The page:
Dr. Mark Sulc, OSU Extension Forage Specialist, The Ohio State University
As the hay making season comes to a close, shorter days potentially mean less heat and sunlight needed to dry our final hay crops for 2021. For those planning on getting one more cut over the next month, the tips and tricks needed to speed up field curing time may be of great benefit to both you and your livestock. Enjoy!
The rainy weather in many regions of Ohio and surrounding states is making it difficult to harvest hay crops. We usually wait for a clear forecast before cutting hay, and with good reason because hay does not dry in the rain! Cutting hay is certainly a gamble, but waiting for the perfect stretch of weather can end up costing us through large reductions in forage quality as the crop matures.
As we keep waiting for perfect haymaking weather, we will reach the point where the drop in quality becomes so great that the hay has little feeding value left. In such cases, it may be better to gamble more on the weather just to get the old crop off and a new one started. Some rain damage is not going to reduce the value much in that very mature forage. Continue reading →
With the explosion of interest in cover crops for soil health benefits, many questions are being asked where no real information exists to substantiate the possible answers. The anticipated changes in soil health resulting from cover crop management can take several years or decades to happen.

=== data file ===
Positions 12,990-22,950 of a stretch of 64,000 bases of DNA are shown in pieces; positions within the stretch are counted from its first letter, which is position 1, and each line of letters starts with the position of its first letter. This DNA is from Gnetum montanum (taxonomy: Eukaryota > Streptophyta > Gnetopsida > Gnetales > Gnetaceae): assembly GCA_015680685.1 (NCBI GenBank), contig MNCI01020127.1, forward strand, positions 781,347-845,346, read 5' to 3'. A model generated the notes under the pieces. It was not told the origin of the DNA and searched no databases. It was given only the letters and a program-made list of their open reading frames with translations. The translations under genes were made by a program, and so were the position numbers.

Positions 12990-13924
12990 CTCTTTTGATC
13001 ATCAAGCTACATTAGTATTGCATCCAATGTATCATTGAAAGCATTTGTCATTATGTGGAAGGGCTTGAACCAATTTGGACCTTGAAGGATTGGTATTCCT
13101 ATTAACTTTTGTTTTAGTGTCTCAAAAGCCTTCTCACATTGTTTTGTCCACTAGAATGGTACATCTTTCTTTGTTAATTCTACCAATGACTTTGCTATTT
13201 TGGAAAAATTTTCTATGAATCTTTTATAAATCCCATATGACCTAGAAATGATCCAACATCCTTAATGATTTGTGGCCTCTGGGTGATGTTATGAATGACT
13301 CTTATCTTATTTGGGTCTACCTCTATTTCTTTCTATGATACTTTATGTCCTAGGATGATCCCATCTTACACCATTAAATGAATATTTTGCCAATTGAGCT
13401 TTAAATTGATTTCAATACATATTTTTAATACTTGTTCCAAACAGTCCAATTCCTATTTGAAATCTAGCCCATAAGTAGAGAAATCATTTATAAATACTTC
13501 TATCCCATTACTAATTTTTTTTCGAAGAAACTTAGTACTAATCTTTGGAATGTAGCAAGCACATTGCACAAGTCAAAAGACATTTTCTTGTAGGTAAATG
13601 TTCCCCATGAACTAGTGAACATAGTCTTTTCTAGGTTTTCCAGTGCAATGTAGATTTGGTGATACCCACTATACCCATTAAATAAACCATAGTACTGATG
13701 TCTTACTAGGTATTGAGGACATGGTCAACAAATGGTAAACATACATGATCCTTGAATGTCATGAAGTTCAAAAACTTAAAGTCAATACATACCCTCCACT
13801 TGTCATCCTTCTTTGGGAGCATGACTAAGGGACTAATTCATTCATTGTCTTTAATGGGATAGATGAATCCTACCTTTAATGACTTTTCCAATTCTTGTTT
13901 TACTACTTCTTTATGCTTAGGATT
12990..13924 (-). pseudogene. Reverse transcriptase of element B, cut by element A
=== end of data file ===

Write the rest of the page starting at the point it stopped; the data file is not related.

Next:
There are many questions about using cover crops as a grazed or mechanically harvested forage since this is the quickest way to recover some production costs associated with establishment.
The overall goals and primary objective for growing and managing a cover crop make it entirely different from a forage crop. The first questions to ask are: Continue reading →
James Morris, OSU Extension Educator, Brown County
Greg LaBarge, OSU Extension Field Specialist, Agronomic Systems
(Figure 1. Yellow unthrifty grass stand spring 2021)
As the calendar flips over to August and temperatures continue to rise, our cool season forages are in the heart of what we call the “summer slump” and vegetative growth begins to decline. Numerous resources are available that provide excellent strategies for reducing the negative effects of this slump. Forage growers can utilize summer annuals to boost yields during this time of the year, but it’s also important to ensure our forage stands are healthy prior to be exposed to heat and other environmental stressors. So, while “summer slump” seems to get all of the attention right now, what if our forages had “spring fever”? Continue reading →
Justin Brackenrich, Field and Forage Crops Extension Educator, Penn State University
Andrew Sandeen, Extension Educator, Penn State University
(previously published with Penn State Extension: June 30, 2021)
Forage testing is an inexpensive way to be sure animals are being fed properly. Are you testing your forage quality?
For nearly four decades scientists have been refining their ability to test forage quality. This has been done in an effort to improve animal nutrition and, consequently, animal production. Analytical procedures that previously required a week, or more, to complete can now be done in less than 10 minutes and with more accuracy than before. As the ability to analyze forages has improved, the understanding of how to use the test results to improve animal efficiency and performance has also improved. Unfortunately, though, forage quality testing is a valuable management tool that many livestock producers still do not utilize. For a more in-depth explanation of the forage sampling and analysis process, look at the Penn State article on Forage Quality and Testing.